1. Try finding a school that doesn't celebrate Halloween, Christmas, Valentine's Day, St. Patrick's Day and Easter. The holidays are not only celebrated socially and given priority for vacation days but in many places the ideas embedded in the holidays are woven into the curriculum. Children make holiday related crafts, sing holiday related songs, find holiday related offerings in the cafeteria and find themselves having to choose between participating uncomfortably or "making a stink". Parents find themselves likewise in a predicament. After all, nobody wants to be the parent everybody else sees as having ruined their fun. At the same time, it's a problem when Jewish or Athiest kids come home believing that Santa goes to EVERYBODY's house and if he doesn't come to THEIR house that means they are a bad person. Likewise for the Easter Bunny. I realize a lot people think these characters are benign, fun, little characters but the truth of the matter is that, without exception, these characters were adopted by early Christians from other religions for the express purpose of indoctrinating non-Christians into Chrstianity. If you want to be considered a secular school, you have to make the school environment one that is NEUTRAL. That's not to say that Christians can't have their Christianity but it does mean that the Christianity cannot be a part of the curriculum, and holiday celebrations need to be kept private within the household and/or religious community. You can go the road of "well, we'll just include holidays from other religions too". Except that it's impossible to study every holiday celebrated anywhere in the world and accomplish anything else in school, so you will give only a small nod to that holiday AND then there is always going to be something that makes someone uncomfortable. Because when you have an environment where everybody is doing something and it's presented as being the "normal" thing, but it's something that your family doesn't do, then that by default makes you "not normal". Making someone feel "not normal" is ostracizing them. By creating an environment where some children are being ostracized, you are inherently excluding them. Most people understand that excluding is a form of bullying. So by not creating a neutral environment, you are endorsing institutionalized bullying.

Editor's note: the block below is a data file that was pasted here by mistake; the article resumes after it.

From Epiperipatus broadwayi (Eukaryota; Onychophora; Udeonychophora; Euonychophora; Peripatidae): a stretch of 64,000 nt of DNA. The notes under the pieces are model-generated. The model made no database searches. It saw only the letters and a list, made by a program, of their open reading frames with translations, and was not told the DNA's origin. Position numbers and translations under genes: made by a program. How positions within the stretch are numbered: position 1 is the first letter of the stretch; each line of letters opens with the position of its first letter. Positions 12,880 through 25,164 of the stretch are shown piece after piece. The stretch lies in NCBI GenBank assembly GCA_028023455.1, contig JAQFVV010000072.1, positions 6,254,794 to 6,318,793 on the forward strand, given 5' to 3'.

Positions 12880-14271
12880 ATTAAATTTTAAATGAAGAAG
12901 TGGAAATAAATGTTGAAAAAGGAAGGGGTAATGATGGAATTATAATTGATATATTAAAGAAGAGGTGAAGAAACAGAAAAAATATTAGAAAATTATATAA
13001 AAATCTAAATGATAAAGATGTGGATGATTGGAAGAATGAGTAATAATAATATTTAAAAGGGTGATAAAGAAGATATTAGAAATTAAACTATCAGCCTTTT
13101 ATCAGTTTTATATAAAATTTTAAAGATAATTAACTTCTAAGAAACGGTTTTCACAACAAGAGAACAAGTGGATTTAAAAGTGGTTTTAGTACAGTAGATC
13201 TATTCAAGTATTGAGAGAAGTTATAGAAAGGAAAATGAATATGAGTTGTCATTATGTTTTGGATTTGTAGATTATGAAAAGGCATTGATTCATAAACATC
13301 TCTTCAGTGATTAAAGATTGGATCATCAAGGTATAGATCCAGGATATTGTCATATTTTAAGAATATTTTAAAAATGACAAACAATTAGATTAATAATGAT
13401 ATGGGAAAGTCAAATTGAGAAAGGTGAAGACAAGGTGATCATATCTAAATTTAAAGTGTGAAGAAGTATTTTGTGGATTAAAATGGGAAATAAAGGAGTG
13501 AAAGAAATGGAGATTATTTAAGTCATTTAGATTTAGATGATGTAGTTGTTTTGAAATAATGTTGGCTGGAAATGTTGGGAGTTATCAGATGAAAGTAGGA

2. Some states have recently extended the anti-non-heterosexual oppression that is still rampant in schools today to go so far as create legislation that is clearly oppressive. By not allowing people to determine for themselves who they are and which bathroom they feel comfortable in, we are creating an atmosphere that tells people that they are not important, equal or powerful. That is institutional bullying.


3. Many people don't see any reason to "accommodate" people with special needs, whether it means providing food that adheres to their dietary restrictions or making sure they will be able to get into a facility, bathroom or vehicle easily and comfortably, or providing school literature that has been translated into a parent's fluent language. By not creating a space that is comfortable for people, we are telling them that their issue is not "real" and that they are not very important. This is also institutionalized bullying.


4. Many schools and workplaces treat people of different physical descriptions differently. We name it "profiling" and it's most obvious and being talked about the loudest by black people. It's true that black children are more likely than other children to be punished for the same behavior. They are more likely to have law enforcement invited into the situation and to then end up as victims of a biased legal system. They are not alone though. Asian children who are not at the top of their class are dismissed. "Hispanic" children are treated like second class citizens when people assume English is not their native language. Middle Eastern children are being harassed overtly by peers and school officials. Children who come from bi-lingual households are often treated as being not very bright because developing dual language centers takes longer and they are therefore slower to start outputting verbal language, in spite of the fact that it has been demonstrated that children who grow up having developed dual language centers grow to be better problem solvers with higher IQs. Since we are putting our children into school settings that classify earlier and earlier, this leads these children to be unfairly classified and consequently not challenged to meet their true potential. This is clearly institutionalized bullying.


I could go on and on but this is already long enough. Thank you for sticking with me this far. My point is that we have to make public spaces neutral so that everybody can feel comfortable living together, learning together, and playing together. If you are one of the people who is comfortable with the way things have always been, it is up to you to show the rest of us that you care, that you do think our issues are real and that you do think we are important. It'll be worth the effort. Besides, you never know when it it's going to be your child who feels "less than" in a non-neutral environment. Everyone benefits from neutrality.